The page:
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Labor shelves transport privatisation inquiry after 'significant step forward'

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A planned $1 million commission of inquiry to advise the State Government on returning South Australia’s train and tram operations to public ownership has been scrapped after “positive negotiations” with the services’ private operators.

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The million-dollar commitment was funded in this month’s state budget, as a first step in a reversal of the former Liberal government’s passenger rail service “privatisation” – which the now-Opposition has claimed could cost as much as $70 million.

Transport Minister Tom Koutsantonis said the Government had been “able to suspend its plan to hold a Commission of Inquiry” after the rail and tram service operators, Keolis Downer and Torrens Connect respectively, “agreed to work collaboratively with the Government in meeting its election commitment of publicly owned rail services”.

“This is a significant step forward in the Government honouring its election commitment,” Koutsantonis said in a statement.

“This move also saves $1 million of taxpayers’ money that would have been spent on a Commission of Inquiry.

“I would like to thank the two consortiums for their cooperation to ensure a seamless transition to bring our trains and trams back into government hands.”

Koutsantonis said that “all parties” were now “working to the same objective – to return public transport on light and heavy rail back into public ownership”.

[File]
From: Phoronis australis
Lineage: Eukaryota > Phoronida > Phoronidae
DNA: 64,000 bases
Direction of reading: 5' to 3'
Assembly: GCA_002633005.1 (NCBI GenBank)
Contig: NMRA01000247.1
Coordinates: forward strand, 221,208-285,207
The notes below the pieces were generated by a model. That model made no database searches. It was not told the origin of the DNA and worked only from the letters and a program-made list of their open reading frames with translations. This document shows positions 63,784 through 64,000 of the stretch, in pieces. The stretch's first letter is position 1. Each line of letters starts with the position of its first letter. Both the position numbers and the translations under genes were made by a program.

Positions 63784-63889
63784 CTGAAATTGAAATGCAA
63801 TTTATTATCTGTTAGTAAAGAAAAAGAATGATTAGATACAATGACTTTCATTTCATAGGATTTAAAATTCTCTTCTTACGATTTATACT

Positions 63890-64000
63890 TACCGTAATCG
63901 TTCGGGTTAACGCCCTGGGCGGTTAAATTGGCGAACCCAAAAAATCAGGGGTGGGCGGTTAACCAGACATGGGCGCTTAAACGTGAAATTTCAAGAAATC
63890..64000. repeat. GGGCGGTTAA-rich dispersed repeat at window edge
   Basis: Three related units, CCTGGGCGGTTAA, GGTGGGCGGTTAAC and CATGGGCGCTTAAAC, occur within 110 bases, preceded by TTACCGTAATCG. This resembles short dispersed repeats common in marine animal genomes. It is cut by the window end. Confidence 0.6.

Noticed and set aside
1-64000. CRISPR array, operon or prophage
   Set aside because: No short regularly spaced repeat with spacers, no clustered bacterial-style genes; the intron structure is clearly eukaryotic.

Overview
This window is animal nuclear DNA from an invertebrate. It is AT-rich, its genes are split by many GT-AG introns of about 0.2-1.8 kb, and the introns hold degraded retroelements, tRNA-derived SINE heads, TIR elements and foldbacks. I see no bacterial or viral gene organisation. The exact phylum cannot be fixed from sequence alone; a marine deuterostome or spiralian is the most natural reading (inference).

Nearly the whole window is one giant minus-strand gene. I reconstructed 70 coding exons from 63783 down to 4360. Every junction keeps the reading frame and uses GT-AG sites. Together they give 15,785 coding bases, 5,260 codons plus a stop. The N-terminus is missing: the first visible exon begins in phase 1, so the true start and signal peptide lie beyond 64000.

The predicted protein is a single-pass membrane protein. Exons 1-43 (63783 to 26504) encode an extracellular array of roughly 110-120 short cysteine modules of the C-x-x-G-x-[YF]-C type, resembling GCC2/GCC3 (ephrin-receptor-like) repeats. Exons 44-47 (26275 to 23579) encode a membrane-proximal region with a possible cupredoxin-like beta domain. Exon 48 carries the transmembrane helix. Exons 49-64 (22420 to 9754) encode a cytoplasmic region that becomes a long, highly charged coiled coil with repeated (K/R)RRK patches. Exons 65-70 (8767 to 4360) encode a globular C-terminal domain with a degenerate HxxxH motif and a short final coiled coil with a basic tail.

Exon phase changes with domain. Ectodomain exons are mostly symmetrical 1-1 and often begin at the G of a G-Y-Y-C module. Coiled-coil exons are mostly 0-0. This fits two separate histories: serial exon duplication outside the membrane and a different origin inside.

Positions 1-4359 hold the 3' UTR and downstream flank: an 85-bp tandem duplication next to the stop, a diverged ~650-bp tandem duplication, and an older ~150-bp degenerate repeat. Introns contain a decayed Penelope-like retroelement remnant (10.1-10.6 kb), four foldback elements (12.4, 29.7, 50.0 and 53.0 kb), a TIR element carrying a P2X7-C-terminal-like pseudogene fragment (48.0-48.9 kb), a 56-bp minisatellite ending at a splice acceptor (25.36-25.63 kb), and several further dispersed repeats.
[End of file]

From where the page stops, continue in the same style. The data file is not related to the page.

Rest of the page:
The Commission of Inquiry was also due to advise the Government on the feasibility of bringing SA’s bus services – privatised in 2000 – back into public hands. Koutsantonis’s Department for Infrastructure and Transport will now conduct an internal assessment on that issue, with a report due by February next year.

The minister said the agency would also investigate “if any clauses were inserted into the privatisation contract… to inhibit the Government’s ability to return our trains and trams into public hands”.

Earlier this month, he told parliament if such clauses were added to the contract, “those public officers involved in that will obviously have to deal with the consequences of that”, arguing such action “could be close to maladministration or misconduct”.

At the time, Koutsantonis confirmed to parliament that he has received advice about the cost of terminating the Keolis Downer contract but did not give any further details.

He later told InDaily he did not expect to incur costs for putting train and tram management back in public hands.

“Since prior to the last election we made it clear to all potential bidders we would reverse this privatisation and because of that we maintain we don’t expect to incur any costs,” he said at the time.

“Keolis Downer is working with us constructively as we take the next steps.”

The Opposition says it has previously received information from the Department of Infrastructure and Transport showing the cost of cancelling the Keolis Downer contract before June 2023 could reach $70 million.

Shadow transport spokesperson Vincent Tarzia said today there is “no way Keolis Downer walks away without pockets stuffed with millions in cash”.

“Something smells fishy here because before the election Tom Koutsantonis was happy to slam Keolis Downer for poor services, but overnight he’s become their best friend,” he said in a statement.

“What’s more alarming than that is Tom Koursantonis’ refusal to guarantee tearing up the contract won’t cost taxpayers a cent.”

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